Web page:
In order to show association between clinico-demographic and laboratory profile with the severity of hepatic cirrhosis, CTP-A was compared with CTP-B. In this study, there was a significant association between the severity of hepatic cirrhosis and the older age (p=0.0068), lower weight (p=0.0196), low hemoglobin (p=0.0249), low WBC (p=0.027), low platelet (p=0.0001), high prothrombin time (p=0.0001), increased TSB (p=0.0001), decreased serum albumin (p=0.0003), decreased triglyceride (p=0.0476), increased AST (p=0.0398), AST/ALT ratio (≥1) (p≥0.001), and increased ALP (p=0079). However, a significant statistical association was not found between the severity of hepatic cirrhosis and sex (p=0.687), ethnicity (p=0.613), FBS (p=0.4248), serum protein (p=0.2015), ALT (p=0.8716), AFP (p=0.6235), HBeAg positivity (p=0.298), anti-HBe positive (p=0.453), and viral load (p=0.3559). Similar to the findings in the present study, van der Plas et al. [15] reported more frequent liver cirrhosis among older age and men gender. Although, there were more severe hepatic cirrhotic men patients in this study, the association was not significant (p=0.687). In the current study, patients with Child–Pugh score B were significantly associated with lower body weight (p=0.0196), which was consistent with the finding of Li et al. [16]. Generally, in this study, patients with higher BMI were linked with higher albumin level and better liver enzymes, which results mild hepatic cirrhosis (Child’s A). Furthermore, it is well known that the muscle mass is decreasing as liver cirrhosis progresses. In over all, the patients were overweight in this study, which was consistent with the finding of BMI of other literatures [17]. In contrast, Li et al. reported that the majority of the patients in their study were either underweight or normal weight (57%) [16]. The discrepancy in the result between this study and other studies can be explained by the higher rate of CTP-A in my study, while higher rate of CTP-B or C in other studies. The hemoglobin, platelet and WBC levels were significantly lower in Child’s B group in comparison to Child’s A in the study population. It is well known that the chronic HBV infection is a recognized factor of pancytopenia in cirrhotic patients [18]. As the severity of hepatic impairment increases, portal hypertension and splenomegaly is increased as well, while thrombopoietin production is decreased, this subsequently results in more severe hematological abnormalities. Our results showed that prothrombin time, and TSB were significantly higher among Child’s B, whereas the value of the albumin was significantly lower. These findings were in agreement with other literatures [19]. Liver is the only organ for synthesis of albumin and thus liver cirrhosis impairs albumin synthesis. Hence, the rate of albumin synthesis is directly lined with Child-Pugh’s score [20]. In this study, serum triglyceride level was significantly lower among Child’s B than Child’s A population (p=0.0476). However, serum cholesterol level did not show association between the two groups. This figure has e.g. been reported by Kwarteng et al. who found serum triglyceride concentration with the lowest level among the chronic symptomatic HBV population, while serum cholesterol levels were unaffected markedly [21]. It is well described that following HBV infection, the secretion of triglycerides by the liver decreases, which subsequently results in steatotic liver condition [22]. In the current study, we found a significantly higher value of AST in Child’s B group than child’s A group (p=0.398); and similarly, the AST/ALT ratio was more than 1 or higher in cirrhotic Child’s B than Child’s A (p=0.001). These figures were in line with other studies [23]. It is well known that as chronic liver disease is getting worse, the AST/ALT ratio is in increasing. Although the exact reason is not clear for this finding; however, it has been suggested that clearance of AST by sinusoidal cells of the liver is decreasing as liver cirrhosis progresses [24]. Furthermore, we found that ALP level was significantly higher among Child’s B than Child’s A group. In contrast to my finding, Das et al. [25] reported that ALP level remains normal in cirrhotic patients. Recent reports documented that the hypoalbuminemia and elevated ALP level in chronic liver disease is associated with poor overall survival. Therefore, the high risk albumin to alkaline phosphatase ratio (AAPR) is associated with poor prognostic feature, which includes CTP-B and C score [26]. In this study, 2 patients died from HCC in CTP-C. It is well known that HCC is the first cause of death among cirrhotic patients [27].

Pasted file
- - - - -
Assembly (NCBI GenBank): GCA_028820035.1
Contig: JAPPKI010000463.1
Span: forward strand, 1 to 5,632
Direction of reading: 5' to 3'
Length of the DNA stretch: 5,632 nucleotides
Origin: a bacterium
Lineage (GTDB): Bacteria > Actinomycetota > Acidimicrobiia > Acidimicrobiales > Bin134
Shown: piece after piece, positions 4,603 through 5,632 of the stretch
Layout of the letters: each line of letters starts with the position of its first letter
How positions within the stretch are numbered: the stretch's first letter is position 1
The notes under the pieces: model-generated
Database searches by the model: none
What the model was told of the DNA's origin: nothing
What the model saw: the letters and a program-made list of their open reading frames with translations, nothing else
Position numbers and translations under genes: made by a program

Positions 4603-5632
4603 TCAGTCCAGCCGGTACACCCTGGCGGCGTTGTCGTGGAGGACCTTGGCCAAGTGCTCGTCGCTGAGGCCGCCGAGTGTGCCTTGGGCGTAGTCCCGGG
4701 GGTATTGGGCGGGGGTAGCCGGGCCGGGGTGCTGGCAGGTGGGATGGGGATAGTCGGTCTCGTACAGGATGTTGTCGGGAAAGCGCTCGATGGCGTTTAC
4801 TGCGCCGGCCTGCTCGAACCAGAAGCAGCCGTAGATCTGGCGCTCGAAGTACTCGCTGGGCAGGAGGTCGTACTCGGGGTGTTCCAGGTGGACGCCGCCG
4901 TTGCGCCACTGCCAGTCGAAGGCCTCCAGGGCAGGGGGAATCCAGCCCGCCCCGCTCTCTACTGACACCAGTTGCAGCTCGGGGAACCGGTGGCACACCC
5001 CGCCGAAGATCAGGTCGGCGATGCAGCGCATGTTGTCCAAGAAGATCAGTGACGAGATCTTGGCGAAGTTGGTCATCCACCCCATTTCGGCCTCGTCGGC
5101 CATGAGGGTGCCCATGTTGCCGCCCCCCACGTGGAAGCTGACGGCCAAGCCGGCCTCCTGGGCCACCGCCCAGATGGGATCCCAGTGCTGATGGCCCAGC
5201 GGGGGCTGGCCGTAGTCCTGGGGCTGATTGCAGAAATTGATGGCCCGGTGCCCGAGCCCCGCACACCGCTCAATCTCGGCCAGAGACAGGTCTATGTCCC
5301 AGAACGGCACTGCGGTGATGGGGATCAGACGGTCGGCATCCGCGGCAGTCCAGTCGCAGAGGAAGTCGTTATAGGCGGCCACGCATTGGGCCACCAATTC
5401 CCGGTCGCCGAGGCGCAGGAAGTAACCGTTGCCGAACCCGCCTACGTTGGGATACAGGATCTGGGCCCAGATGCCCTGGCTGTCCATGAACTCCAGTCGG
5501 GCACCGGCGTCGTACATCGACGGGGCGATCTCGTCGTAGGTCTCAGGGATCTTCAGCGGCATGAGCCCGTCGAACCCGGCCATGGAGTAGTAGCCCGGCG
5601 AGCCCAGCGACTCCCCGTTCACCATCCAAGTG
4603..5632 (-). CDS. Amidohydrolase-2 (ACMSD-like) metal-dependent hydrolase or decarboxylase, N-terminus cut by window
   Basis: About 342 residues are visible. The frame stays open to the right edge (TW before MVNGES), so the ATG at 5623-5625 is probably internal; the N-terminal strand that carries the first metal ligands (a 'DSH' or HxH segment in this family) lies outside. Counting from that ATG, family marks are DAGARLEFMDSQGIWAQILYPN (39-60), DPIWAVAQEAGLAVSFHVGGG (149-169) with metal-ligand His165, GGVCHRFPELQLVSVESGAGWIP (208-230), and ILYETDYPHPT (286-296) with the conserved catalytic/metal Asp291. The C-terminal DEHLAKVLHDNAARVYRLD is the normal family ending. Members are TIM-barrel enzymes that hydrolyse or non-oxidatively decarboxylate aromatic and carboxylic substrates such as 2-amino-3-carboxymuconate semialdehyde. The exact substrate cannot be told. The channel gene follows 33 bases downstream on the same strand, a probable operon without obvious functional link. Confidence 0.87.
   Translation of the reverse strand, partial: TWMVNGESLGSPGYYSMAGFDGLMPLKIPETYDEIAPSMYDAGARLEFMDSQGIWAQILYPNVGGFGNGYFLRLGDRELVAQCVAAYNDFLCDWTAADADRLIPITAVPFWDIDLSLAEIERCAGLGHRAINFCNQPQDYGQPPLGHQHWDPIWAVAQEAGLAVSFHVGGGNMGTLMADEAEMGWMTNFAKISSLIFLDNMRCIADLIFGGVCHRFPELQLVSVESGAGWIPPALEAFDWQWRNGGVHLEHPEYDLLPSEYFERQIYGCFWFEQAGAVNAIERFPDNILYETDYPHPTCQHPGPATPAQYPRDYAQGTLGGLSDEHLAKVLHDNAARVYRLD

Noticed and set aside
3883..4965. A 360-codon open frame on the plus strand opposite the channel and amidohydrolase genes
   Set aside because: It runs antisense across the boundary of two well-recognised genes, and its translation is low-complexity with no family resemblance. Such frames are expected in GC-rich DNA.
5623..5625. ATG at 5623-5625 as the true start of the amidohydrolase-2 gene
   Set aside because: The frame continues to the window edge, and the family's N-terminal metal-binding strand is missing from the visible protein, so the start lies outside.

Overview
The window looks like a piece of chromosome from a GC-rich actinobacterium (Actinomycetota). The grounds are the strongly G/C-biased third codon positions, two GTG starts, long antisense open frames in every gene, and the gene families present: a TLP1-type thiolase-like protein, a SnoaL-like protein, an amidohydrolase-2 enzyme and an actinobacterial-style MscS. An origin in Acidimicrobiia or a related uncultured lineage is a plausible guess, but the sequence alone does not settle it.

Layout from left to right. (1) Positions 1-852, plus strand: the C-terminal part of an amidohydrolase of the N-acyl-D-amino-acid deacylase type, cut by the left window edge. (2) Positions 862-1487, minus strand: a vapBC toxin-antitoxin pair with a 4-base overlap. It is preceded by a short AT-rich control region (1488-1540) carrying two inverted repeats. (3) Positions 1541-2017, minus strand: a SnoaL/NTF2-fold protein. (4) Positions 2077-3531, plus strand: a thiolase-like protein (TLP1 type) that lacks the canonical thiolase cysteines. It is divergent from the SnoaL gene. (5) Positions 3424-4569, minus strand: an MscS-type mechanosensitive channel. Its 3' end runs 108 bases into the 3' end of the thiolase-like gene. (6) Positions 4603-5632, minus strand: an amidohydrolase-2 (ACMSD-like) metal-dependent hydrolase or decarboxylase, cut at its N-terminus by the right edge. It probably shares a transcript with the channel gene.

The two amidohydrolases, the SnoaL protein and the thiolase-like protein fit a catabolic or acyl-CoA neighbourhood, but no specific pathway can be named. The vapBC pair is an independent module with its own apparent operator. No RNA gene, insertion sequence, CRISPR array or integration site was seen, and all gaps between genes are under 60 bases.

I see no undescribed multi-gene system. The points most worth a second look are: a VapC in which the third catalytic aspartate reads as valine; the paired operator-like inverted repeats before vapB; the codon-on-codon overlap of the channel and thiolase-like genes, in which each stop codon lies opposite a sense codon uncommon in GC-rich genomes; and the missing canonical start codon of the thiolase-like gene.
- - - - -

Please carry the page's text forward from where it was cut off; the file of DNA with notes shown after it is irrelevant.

Although the duration of my study was 27 months, the sample size was small. Furthermore, I did not include some important parameters such as HDV co-infection, and GGT level, because these investigations were not available regularly throughout the study periods.

In conclusion, the current study investigated the associations between variables among CTP categories of chronic HBV patients related to liver cirrhosis in Duhok province. The cirrhotic patients with CTP-B were older, lower weighted, lower hemoglobin level, lower WBC count, lower platelet counts, increased pro-thrombin time, increased TSB level, decreased serum albumin level, decreased triglyceride level, increased AST level, AST/ALT ratio (≥1), and increased ALP level. Although no significant association was found between HBV related to cirrhosis and other variables such as viral load, a larger cohort study with extended parameters are warranted to ascertain the association with severity of the hepatic cirrhosis.
Acknowledgements
We would like to thank all staff of the viral hepatitis clinic in Azadi Teaching Hospital, Duhok province for their kind help and support in performing this study
Funding/Support
The viral hepatitis clinic in coordination with central laboratory in Duhok, performed patient management and laboratory investigations.